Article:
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dump the result of SELECT query in ARRAY [message #601558] Fri, 22 November 2013 03:53 Go to next message
nischalinn
Messages: 117
Registered: May 2012
Location: nepal
Senior Member
Can we dump the result of SELECT query in array.
The SELECT query is as follows:

SELECT COLUMN_NAME FROM USER_TAB_COLUMNS WHERE TABLE_NAME = 'DWK_CHK_DEPART';

I have to dump the result in an array. How can I do it?
Re: dump the result of SELECT query in ARRAY [message #601560 is a reply to message #601558] Fri, 22 November 2013 04:06 Go to previous messageGo to next message
dariyoosh
Messages: 536
Registered: March 2009
Location: Iran / France
Senior Member
If by the word "dump" you mean put the list of column names in a collection, then you can use bulk collect into clause in your select.

Here is an example:

SQL> <<bk>>
  2  declare
  3    type colname_tab_ty is table of all_tab_columns.column_name%type;
  4    colname_tab colname_tab_ty;
  5  begin
  6    select t1.column_name bulk collect into bk.colname_tab
  7    from   all_tab_columns t1
  8    where  t1.table_name = 'EMPLOYEES' and t1.owner = 'HR';
  9  --
 10    for idx in 1 .. bk.colname_tab.count loop
 11      sys.dbms_output.put_line('column name = ' || bk.colname_tab(idx));
 12    end loop;
 13  end;
 14  /

PL/SQL procedure successfully completed.

SQL> set serveroutput on
SQL> /
column name = EMPLOYEE_ID
column name = FIRST_NAME
column name = LAST_NAME
column name = EMAIL
column name = PHONE_NUMBER
column name = HIRE_DATE
column name = JOB_ID
column name = SALARY
column name = COMMISSION_PCT
column name = MANAGER_ID
column name = DEPARTMENT_ID

PL/SQL procedure successfully completed.

SQL> 

[Updated on: Fri, 22 November 2013 04:12]

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Re: dump the result of SELECT query in ARRAY [message #601564 is a reply to message #601560] Fri, 22 November 2013 04:15 Go to previous messageGo to next message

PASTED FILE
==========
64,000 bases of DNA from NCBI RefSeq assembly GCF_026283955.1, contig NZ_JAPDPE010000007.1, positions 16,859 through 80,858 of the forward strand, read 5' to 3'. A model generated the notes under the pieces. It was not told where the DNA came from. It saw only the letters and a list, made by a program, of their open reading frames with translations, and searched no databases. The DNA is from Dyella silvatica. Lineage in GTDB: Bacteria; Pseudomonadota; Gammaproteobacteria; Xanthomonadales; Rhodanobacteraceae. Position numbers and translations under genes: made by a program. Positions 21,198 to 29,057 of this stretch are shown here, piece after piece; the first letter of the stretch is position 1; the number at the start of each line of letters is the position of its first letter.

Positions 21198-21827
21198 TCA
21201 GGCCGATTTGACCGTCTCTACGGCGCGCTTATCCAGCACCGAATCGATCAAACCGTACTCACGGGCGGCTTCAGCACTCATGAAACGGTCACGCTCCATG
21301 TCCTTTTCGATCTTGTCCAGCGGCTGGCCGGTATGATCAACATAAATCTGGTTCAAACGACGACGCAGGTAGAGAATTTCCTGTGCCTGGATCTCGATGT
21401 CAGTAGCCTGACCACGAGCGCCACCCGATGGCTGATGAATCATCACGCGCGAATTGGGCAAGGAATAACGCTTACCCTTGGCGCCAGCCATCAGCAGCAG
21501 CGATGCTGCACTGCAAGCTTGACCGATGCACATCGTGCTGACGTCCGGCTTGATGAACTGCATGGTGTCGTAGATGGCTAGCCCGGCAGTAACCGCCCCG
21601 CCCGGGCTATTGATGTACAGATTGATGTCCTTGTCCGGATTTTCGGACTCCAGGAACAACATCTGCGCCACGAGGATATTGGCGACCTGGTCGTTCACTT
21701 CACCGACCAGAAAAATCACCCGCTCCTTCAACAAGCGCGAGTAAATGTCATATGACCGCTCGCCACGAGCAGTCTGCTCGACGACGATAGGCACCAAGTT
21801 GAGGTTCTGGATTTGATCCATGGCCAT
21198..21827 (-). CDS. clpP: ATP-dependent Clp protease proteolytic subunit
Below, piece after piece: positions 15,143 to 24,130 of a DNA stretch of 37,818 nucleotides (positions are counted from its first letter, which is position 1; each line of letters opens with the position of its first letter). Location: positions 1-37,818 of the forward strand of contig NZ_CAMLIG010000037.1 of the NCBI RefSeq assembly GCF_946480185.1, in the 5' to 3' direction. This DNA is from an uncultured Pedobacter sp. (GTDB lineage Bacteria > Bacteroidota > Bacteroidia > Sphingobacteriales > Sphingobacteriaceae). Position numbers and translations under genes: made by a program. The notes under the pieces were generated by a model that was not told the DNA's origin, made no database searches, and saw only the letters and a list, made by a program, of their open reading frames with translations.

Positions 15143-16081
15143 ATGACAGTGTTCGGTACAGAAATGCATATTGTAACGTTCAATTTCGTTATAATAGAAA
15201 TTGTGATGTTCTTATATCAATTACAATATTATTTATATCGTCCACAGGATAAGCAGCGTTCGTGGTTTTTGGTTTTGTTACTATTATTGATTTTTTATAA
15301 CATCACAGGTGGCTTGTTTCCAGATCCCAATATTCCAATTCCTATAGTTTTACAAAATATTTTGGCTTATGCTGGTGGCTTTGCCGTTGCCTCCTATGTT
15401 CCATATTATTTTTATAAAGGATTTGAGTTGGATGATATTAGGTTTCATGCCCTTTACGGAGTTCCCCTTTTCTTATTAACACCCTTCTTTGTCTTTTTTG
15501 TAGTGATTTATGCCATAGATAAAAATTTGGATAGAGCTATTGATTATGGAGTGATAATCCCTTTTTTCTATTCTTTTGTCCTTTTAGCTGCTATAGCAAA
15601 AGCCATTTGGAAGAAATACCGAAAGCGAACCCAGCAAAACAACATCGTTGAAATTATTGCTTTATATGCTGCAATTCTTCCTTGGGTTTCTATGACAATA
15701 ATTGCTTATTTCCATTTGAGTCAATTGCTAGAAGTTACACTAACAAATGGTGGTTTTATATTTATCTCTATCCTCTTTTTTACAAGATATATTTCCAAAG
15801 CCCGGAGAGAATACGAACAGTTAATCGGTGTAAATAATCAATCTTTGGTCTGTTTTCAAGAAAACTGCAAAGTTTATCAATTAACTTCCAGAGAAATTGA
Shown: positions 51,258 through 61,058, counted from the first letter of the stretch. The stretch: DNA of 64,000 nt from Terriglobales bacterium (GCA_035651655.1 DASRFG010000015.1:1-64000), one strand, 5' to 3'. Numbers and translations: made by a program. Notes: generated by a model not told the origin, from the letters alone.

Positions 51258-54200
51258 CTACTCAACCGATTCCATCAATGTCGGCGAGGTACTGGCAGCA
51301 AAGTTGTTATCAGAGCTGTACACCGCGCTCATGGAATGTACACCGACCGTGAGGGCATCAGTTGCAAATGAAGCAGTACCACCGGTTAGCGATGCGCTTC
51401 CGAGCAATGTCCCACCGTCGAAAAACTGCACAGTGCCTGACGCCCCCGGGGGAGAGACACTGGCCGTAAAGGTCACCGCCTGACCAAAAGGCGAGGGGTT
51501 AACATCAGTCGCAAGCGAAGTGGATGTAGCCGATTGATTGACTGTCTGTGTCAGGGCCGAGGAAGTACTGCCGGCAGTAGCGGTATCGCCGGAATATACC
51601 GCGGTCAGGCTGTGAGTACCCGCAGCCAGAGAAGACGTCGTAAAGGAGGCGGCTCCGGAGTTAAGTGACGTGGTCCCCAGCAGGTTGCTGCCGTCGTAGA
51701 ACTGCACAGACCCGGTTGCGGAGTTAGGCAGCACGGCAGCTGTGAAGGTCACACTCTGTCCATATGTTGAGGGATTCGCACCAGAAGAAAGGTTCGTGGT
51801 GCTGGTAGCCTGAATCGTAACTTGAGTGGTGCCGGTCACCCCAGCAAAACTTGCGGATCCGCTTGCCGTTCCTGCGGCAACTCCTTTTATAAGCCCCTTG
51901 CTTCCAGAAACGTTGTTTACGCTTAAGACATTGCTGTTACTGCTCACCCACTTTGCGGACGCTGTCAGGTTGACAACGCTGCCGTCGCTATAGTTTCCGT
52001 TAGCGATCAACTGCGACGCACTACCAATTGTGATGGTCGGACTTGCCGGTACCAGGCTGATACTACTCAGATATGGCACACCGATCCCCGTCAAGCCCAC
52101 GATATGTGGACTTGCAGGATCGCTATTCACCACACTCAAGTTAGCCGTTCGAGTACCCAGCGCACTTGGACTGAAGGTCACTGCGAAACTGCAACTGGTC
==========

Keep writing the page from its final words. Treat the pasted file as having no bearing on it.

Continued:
nischalinn
Messages: 117
Registered: May 2012
Location: nepal
Senior Member
Thank you for your reply.
I still have some query, can we put the result of the SELECT query i.e. the names of COLUMNS in an array.
Re: dump the result of SELECT query in ARRAY [message #601570 is a reply to message #601564] Fri, 22 November 2013 04:34 Go to previous messageGo to next message
dariyoosh
Messages: 536
Registered: March 2009
Location: Iran / France
Senior Member
nischalinn wrote on Fri, 22 November 2013 11:15
Thank you for your reply.
I still have some query, can we put the result of the SELECT query i.e. the names of COLUMNS in an array.

Isn't that the output of the example I provided? my example was for a nested table but it can also work for an associative array.

[Updated on: Fri, 22 November 2013 04:36]

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Re: dump the result of SELECT query in ARRAY [message #601637 is a reply to message #601570] Sat, 23 November 2013 10:50 Go to previous message
Kevin Meade
Messages: 1957
Registered: December 1999
Location: Connecticut USA
Senior Member
it all depends upon what you mean by "ARRAY". Array is a programming concept and although it is generic, once you get down to writing code, you have to deal with the reality of an ARRAY being whatever the language you are coding in says it is. Thus we have the dilemma of a COBOL array vs. a FORTRAN array vs. a VB array vs. a JAVA array vs. a .NET array vs. an Oracle associative array vs. an Oracle COLLECTION.

So to answer your question we need to know what kind of array structure will be receiving your data. We also need to know the version of Oracle you are using as the answer will change depending upon the capabilities of your release.

So what are you doing?
query=>ORACLE COLLECTION
query=>ORACLE ASSOCIATIVE ARRAY
query=>JAVA ELEMENTAL DATATYPE ARRAY (one column string, number, date)
query=>JAVA SET OF ELEMENTAL DATATYPE ARRAYS
--
query=>JAVA USER DEFINED ORACLE.ARRAYTYPE
--
query=>JAVA NATIVE JAVA MULTI-ELEMENT ARRAY (whatever they call it in java)


The first four are easy as they all involve one or more single column arrays with predefined data types on both sides of the fence along with native language syntaxes that allow for the translation of query column to array. The next requires additional work requiring you do to do things like define custom data types and adding them to your code so you can then use them (I use java as just one example of a host language, could be anything). Tricky business. The last is not even doable. You must revert back to the one before it requiring all those custom data type definitions.

I suggest a review however of your goals and needs. Unless you have some already existing code you are trying to reuse, or you are re-iterating over a set of rows multiple times, there may be no need for these arrays in your code. If you are sending the data outside of Oracle, just use REF CURSORS. They are easy and all languages support them. If you are keeping the data inside Oracle then just use SQL and don't bother with PL/SQL as it will only slow your process down.

The sweet spot for arrays is < 10,000 rows each array (OK this number depends upon A LOT on your environment and the language hosting the array, and I have seen some arrays do millions of rows (Oracle hash tables for hash joins can do billions of rows in the right circumstances)) for which you potentially reference MOST rows MANY times. It this what you are using these arrays for.

Kevin

[Updated on: Sat, 23 November 2013 10:59]

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